'Humph...' Imrahil let out, slightly mollified. 'Then whose wedding are you talking about?' He ran his mind through the list of possibilities, but could think of no one important enough to induce a visit from Éomer and Lothíriel. The last time they had come was when Sergion married Marin, and that had been timed to fit in with their visit, not the other way around.
'They would come for our wedding.'
Imrahil stared at her. She was trying to keep her face expressionless, but a little tell-tell smile tweaked the corners of her lips. 'That's if you still want to marry me.'
Stunned, he didn't move. Surprisingly, he didn't feel elated, more numb. Did she mean it? 'Why now, Calaerdis, why now?'
She shrugged her shoulders and dropped her eyes momentarily before facing him again. 'I don't know why now, maybe because I sensed you might not ask me again and I realised that after all this time I could have left it too late.'
He took the few steps towards her, pulling her into his embrace. With a little laugh she melted against him, and Imrahil dropped his lips into her fragrant hair. 'I had made up my mind not to ask you anymore, but only because I couldn't stand further rejections. I love you, and I was sure you loved me, but have never quite understood your reasons for refusal.' He could feel her heart beating, see the pulse at her throat quicken as he held her. 'What frightens you about marriage, what has held you back for so long? I desperately want to be able to call you my wife, but I would like to know.'
She started hesitantly. 'I think we have something special. And I didn't want that to change. From what I have seen, it is so easy for husbands to take their wives for granted....' Imrahil opened his mouth to protest, but she laid a finger over his lips to stop him. 'You needed a mistress for Dol Amroth. I preferred to be your mistress, not just valued for my social graces and my organising abilities.'
'Calaerdis, that's plain stupid. If I had only wanted someone to preside at banquets and dispense the bed sheets, I could have married any number of women, enough of them hung around like hungry wasps after Aearin died.'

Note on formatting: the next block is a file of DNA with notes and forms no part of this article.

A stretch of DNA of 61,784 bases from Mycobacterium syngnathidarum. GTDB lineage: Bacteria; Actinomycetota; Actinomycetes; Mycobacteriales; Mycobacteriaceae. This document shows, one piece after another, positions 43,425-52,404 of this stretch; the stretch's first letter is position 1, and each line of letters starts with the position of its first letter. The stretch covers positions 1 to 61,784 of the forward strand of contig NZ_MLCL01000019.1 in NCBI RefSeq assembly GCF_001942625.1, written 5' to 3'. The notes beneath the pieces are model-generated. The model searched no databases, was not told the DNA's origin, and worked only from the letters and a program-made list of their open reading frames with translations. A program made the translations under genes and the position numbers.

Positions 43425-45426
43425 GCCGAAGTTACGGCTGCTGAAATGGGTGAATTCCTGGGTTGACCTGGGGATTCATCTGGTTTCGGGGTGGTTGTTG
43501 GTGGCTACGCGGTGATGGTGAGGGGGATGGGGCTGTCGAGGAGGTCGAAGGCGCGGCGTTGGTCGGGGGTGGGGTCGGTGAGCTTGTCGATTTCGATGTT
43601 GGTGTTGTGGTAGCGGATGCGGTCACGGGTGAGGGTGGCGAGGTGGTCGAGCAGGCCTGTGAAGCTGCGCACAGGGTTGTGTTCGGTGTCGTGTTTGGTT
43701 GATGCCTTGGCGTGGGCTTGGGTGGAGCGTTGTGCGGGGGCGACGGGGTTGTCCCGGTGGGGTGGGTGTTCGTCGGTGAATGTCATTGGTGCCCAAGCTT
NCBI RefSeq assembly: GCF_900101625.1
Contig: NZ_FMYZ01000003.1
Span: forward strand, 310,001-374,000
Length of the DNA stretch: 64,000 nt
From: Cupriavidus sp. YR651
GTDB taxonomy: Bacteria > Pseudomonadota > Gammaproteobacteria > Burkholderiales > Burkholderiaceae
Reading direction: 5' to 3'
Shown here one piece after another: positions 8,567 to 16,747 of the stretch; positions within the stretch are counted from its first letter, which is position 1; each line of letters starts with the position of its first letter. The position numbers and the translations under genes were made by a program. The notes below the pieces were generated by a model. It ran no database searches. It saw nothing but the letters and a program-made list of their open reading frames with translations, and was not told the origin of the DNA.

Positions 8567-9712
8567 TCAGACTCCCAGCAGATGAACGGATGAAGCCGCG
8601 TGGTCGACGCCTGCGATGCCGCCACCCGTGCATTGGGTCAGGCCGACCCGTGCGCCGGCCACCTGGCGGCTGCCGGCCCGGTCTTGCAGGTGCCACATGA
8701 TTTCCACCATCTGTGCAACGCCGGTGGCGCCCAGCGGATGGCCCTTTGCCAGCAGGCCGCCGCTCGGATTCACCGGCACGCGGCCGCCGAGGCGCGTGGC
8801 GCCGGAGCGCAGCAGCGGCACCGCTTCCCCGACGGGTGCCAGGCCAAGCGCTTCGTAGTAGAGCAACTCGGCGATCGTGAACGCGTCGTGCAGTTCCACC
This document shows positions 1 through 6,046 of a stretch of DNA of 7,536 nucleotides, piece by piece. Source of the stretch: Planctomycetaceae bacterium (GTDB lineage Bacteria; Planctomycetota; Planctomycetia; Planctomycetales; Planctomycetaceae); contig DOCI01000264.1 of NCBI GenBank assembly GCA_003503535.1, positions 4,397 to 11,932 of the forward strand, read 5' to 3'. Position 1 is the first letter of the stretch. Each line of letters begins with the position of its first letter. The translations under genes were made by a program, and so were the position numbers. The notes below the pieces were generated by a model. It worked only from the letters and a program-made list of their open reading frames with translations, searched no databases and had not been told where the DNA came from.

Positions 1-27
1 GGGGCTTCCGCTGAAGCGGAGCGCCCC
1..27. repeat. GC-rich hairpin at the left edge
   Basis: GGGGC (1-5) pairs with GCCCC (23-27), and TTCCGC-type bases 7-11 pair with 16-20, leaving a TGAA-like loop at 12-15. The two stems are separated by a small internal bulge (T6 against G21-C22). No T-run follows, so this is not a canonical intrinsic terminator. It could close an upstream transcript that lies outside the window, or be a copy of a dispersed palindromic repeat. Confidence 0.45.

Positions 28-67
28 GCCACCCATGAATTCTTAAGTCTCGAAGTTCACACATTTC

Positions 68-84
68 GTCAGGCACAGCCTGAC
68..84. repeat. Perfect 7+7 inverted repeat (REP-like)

'I know. But also I have never liked the idea of being a man's possession. I had enough of that with my first husband.'
'Surely you know me better than that.' But he could only admit to himself that she had a point, not a possession exactly, but a man liked to be able to call his wife his own.
'I do. I think I always did know you would never treat me like that, but it still bothered me. In the end I told myself I was being ridiculous, and I would have married you some time ago, but you haven't asked me for ages. I've been plucking up courage to mention it, but you have only just given me the opportunity.'
That made him laugh, and he squeezed her against him. 'Pluck up the courage! I have never known you not to say what you think or not to ask for what you want.'
'Maybe, but a woman doesn't normally ask a man to marry her,' she said, burying her face in his chest.
Imrahil put a finger under her chin and lifted it up so that he could look into her eyes. 'Calaerdis, I love you, will you please do me the honour of being my wife?'
At last. That was all he needed to know.
To be continued.
Original Characters appearing in this chapter.
Hadron Keeper of the Northern Gate of the Pelennor. Son of Ingold.
Devoran Daughter of Duinhir of Morthond – married to Prince Amrothos.
Meren Married to Prince Elphir..
Lady Calaerdis From Sirith in Lebennin. A rich widow, mistress to Imrahil of Dol Amroth.
Oríon. Childhood friend of Amrothos'. A shipbuilder.
Sergion Imrahil's closest friend, once his captain and Lothíriel's bodyguard. Father
Aearin Imrahil's first wife.
Marin A war-widow now married to Sergion
Prince Amal Ruler of Near Harad.
Sawda A Harad princess and ancestor of Aearin.
Inayah Amal's half-sister. Married Erchirion.
Luja Inayah's servant from Harad,